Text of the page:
VOLUME 103 | NUMBER 6 | November 2015
Was La Gioconda an early model for three-dimensional imaging?
A brief review of Scientists at War: The Ethics of Cold War Weapons Research, by Sarah Bridger
A brief review of The Food Lab: Better Home Cooking Through Science, by J. Kenji López-Alt
A brief review of Thing Explainer: Complicated Stuff in Simple Words, by Randall Munroe
I am one of the many women who exited academic science. Decades later, too many others are still leaving for the same reasons.
A peek inside an artificial neural network reveals some pretty freaky images.
Despite striving for objectivity, scientists bring their subjective experiences to their work. Collaborations with artists show this is not always a bad thing.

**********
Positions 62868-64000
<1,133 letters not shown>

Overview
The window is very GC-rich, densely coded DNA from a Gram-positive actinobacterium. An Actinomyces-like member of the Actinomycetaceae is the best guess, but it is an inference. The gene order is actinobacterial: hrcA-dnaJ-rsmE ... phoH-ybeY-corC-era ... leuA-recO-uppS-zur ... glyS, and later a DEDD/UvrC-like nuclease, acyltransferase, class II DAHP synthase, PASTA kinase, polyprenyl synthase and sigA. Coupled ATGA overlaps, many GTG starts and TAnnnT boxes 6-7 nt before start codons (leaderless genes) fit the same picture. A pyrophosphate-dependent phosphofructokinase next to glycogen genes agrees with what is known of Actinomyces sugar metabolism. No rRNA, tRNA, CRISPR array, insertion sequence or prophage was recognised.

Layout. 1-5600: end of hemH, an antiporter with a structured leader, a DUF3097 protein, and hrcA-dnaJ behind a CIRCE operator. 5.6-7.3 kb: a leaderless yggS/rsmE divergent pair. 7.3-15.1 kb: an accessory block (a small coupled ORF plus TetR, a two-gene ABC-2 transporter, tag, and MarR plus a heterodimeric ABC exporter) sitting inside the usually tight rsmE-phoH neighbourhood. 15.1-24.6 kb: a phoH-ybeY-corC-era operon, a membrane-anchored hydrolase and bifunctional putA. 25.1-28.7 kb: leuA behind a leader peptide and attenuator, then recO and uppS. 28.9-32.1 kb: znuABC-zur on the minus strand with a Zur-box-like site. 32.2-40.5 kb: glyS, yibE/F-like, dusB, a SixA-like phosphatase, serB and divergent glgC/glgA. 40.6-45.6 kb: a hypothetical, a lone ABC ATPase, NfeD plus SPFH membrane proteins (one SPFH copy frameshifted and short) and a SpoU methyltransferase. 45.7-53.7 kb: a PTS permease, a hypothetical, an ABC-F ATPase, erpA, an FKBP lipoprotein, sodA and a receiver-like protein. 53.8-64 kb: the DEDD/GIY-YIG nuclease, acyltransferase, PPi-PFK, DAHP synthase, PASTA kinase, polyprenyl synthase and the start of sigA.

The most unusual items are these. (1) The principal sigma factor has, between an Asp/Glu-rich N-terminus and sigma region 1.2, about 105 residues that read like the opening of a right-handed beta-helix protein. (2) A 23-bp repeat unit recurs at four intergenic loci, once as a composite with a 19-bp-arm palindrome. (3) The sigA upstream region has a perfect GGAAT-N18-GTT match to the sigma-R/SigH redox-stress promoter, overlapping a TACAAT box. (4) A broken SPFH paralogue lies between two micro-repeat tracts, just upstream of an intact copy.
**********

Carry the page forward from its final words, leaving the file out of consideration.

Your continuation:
How did theropods, the meat-eating dinosaurs, develop their distinctive serrated teeth? High-tech microscopy reveals new clues.
Over the course of 150 columns for this magazine, the author has uncovered great engineering lessons all around, in places big and small.
A hotly contested megadam threatens an incubator for evolutionary diversity in Brazil.
Japanese paper arts are inspiring materials scientists with new ways to turn flat sheets into functional devices.
First Person: Nujoud Merancy
In this roundup, associate editor Katie L. Burke summarizes notable recent developments in scientific research, selected from reports compiled in the free electronic newsletter Sigma Xi SmartBrief. Online: https://www.smartbrief.com/sigmaxi/index.jsp
The turn of this century saw the cheapest-ever energy and food combined,
and here’s why we may never return to those historic low numbers.
After 75 years, Godfrey Harold Hardy’s A Mathematician’s Apology still fuels debate over pure versus applied mathematics.
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